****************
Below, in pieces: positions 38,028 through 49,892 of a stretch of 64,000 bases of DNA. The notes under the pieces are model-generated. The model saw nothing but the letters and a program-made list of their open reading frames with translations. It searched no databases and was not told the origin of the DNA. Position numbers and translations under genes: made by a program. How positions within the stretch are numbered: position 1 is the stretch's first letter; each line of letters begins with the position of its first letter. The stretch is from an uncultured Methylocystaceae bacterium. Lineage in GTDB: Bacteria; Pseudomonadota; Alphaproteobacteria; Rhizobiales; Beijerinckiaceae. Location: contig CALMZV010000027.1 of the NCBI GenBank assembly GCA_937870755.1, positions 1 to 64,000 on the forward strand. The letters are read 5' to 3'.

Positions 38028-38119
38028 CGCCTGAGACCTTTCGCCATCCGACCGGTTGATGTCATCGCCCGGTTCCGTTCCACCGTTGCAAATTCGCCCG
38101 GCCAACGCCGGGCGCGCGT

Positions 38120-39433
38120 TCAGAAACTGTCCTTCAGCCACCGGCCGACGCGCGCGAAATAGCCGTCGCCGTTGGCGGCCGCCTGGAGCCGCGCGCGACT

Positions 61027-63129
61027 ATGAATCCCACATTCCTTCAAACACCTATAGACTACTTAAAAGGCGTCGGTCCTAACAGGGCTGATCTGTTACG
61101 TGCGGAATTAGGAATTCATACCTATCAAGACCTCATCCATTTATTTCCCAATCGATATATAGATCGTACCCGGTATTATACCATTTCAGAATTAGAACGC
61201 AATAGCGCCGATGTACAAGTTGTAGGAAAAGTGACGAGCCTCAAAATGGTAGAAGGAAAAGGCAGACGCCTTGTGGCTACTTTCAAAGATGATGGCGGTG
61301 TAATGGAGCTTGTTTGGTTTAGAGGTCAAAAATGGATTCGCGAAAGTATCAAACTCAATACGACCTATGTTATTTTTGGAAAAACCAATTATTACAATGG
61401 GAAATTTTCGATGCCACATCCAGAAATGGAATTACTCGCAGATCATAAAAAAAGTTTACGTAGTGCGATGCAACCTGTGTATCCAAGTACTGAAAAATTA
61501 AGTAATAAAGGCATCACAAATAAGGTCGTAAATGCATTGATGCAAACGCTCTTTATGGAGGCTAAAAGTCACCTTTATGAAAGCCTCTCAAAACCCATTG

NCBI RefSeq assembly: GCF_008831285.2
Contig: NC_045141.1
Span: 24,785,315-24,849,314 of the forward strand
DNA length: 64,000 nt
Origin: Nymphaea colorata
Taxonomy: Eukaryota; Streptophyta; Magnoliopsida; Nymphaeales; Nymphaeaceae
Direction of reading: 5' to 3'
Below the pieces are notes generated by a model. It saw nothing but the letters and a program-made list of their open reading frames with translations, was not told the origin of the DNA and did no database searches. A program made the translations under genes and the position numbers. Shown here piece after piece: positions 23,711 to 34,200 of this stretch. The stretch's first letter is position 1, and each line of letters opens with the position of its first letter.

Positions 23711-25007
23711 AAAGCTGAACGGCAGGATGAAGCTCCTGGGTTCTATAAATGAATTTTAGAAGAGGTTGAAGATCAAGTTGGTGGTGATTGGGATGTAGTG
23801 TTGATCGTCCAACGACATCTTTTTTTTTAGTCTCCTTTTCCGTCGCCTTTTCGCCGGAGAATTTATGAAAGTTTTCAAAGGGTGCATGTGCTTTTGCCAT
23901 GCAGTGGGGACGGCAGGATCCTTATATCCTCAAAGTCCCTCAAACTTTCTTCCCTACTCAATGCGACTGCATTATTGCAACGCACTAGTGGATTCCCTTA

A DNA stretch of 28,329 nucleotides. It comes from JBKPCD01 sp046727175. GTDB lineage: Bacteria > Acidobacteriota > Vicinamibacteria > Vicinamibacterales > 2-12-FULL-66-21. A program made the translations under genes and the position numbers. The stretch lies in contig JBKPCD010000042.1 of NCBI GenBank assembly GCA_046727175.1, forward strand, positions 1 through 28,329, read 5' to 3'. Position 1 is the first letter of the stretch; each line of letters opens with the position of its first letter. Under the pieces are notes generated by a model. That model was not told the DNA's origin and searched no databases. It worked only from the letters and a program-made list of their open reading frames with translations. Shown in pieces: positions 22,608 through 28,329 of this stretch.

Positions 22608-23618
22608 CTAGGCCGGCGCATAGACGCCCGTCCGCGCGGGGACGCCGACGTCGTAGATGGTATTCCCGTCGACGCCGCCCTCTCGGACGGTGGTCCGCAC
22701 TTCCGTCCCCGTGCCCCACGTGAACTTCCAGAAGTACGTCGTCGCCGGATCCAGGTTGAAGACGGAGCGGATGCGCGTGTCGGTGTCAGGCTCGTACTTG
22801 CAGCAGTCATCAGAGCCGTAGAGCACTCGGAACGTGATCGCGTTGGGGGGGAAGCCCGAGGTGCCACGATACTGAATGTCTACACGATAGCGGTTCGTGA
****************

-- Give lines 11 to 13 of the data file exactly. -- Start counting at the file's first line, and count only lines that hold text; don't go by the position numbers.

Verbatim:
61301 TAATGGAGCTTGTTTGGTTTAGAGGTCAAAAATGGATTCGCGAAAGTATCAAACTCAATACGACCTATGTTATTTTTGGAAAAACCAATTATTACAATGG
61401 GAAATTTTCGATGCCACATCCAGAAATGGAATTACTCGCAGATCATAAAAAAAGTTTACGTAGTGCGATGCAACCTGTGTATCCAAGTACTGAAAAATTA
61501 AGTAATAAAGGCATCACAAATAAGGTCGTAAATGCATTGATGCAAACGCTCTTTATGGAGGCTAAAAGTCACCTTTATGAAAGCCTCTCAAAACCCATTG